De-dollarization: The case of Peru
Monetary Policy is essential to maintain the stability of the financial system and especially price levels. By using conventional monetary instruments, for instance, Open Market Operations and lending and deposit facilities, Central Banks could anchor inflation expectations and guarantee stability on the price levels and financial system. However, what happens in economies when hyper-inflation periods have produced a permanent distrust of the local currency? Could monetary policy achieve its objectives when a foreign currency is mostly used in the financial system?
Distrust of the local currency could stay for many years even if inflation is under control. Agents would overreact to changes in the exchange rate and they would prefer to do their transactions by using a “hard currency”, for instance by using dollars. Therefore, monetary policy would lose room for maneuver if it is constrained by a dollarized financial system.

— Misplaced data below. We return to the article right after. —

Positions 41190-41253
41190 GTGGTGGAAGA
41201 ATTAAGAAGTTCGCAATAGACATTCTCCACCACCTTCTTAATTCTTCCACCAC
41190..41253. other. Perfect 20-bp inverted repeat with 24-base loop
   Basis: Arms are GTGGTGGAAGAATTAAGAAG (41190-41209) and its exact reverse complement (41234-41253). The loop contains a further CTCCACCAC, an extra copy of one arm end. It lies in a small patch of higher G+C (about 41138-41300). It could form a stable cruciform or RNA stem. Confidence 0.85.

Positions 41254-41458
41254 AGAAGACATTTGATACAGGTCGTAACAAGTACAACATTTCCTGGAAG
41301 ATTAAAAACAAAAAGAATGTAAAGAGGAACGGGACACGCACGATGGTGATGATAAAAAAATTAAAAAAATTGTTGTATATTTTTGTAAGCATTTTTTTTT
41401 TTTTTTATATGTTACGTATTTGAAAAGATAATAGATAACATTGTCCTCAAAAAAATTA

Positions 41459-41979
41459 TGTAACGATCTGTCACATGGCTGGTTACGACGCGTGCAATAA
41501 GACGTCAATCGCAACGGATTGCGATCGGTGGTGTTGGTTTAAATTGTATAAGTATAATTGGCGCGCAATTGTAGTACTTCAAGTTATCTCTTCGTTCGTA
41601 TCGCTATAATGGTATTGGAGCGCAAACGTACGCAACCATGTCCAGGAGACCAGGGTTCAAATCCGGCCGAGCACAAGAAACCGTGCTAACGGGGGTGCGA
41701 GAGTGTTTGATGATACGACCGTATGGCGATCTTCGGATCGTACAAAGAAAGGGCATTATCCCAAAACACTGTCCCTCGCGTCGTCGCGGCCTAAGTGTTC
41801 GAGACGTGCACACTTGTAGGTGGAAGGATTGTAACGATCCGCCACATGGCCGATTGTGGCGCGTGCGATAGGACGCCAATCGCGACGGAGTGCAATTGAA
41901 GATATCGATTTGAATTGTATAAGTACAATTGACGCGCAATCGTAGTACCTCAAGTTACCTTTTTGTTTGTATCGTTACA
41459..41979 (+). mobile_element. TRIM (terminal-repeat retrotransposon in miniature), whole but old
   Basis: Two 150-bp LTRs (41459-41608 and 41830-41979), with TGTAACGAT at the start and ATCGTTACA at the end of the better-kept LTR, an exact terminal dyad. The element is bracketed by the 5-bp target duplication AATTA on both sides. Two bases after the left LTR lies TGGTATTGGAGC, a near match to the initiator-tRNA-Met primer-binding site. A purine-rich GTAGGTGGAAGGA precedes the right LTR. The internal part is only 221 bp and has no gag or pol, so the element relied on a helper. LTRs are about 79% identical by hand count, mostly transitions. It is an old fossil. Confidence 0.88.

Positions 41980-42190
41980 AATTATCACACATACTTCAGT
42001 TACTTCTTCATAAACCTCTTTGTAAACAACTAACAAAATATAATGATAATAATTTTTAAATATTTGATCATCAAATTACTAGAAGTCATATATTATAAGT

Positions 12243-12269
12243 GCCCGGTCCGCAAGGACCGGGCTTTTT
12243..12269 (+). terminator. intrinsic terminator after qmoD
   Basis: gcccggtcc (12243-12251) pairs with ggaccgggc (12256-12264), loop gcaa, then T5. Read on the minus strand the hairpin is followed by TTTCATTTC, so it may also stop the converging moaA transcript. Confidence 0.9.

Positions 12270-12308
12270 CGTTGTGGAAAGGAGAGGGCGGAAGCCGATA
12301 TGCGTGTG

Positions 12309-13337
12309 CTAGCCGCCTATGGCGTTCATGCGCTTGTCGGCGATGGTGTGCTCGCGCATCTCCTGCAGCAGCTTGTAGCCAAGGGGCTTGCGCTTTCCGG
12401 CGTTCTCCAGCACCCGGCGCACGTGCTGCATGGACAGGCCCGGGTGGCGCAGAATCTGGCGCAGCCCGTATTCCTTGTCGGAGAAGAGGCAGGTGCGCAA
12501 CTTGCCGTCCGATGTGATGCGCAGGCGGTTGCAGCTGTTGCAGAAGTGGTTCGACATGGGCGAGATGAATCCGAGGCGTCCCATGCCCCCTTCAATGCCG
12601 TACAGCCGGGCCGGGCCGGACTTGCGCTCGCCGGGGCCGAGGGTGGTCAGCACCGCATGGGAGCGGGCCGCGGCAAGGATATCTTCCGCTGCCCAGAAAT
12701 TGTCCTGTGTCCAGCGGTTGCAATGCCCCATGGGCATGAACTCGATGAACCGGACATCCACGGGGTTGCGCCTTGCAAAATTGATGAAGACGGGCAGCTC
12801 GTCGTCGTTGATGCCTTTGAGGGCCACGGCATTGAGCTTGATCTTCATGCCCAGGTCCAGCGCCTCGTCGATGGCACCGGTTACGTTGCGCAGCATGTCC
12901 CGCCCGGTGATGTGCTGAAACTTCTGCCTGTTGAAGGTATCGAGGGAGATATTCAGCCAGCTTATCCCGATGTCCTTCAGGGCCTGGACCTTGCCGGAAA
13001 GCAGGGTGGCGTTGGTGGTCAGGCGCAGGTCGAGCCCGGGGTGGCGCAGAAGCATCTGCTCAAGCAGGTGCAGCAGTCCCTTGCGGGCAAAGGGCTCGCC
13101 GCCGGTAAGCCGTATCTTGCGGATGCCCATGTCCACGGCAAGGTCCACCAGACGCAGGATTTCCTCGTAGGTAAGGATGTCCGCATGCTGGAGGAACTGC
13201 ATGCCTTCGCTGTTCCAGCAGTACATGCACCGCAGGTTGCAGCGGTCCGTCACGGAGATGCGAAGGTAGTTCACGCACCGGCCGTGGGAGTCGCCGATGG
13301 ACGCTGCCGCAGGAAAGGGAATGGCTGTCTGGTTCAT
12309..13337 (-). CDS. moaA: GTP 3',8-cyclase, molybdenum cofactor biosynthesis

Since 2013 the Central Bank of Peru (CBP) has applied the de-dollarization program (DDP) to promote the use of the local currency (soles or PEN) in the financial system. This program - known as unconventional policy - consists in applying additional reserve requirements depending on the limits of the credit balance account of banks denominated in USD. In the last five years, dollarization coefficients (credits in USD over total credits) to private companies diminished from 56% to 39%. The same statistics to households reduced by more than 10% (See Figure 1).
Figure 1. Dollarization Coefficient of Private Credit
Source: Central Bank of Peru, Beyond Ratings
Even if other economic factors could also affect the dollarization of credits, some empirical studies argue that DDP has contributed to the reduction of the dollarization coefficient by 6% to 14% on average. Therefore, DDP has been effective and helped to increase the financial system resilience to external shocks.
Gabriela Aguilera-Lizarazu, Analyst
Source: Beyond Ratings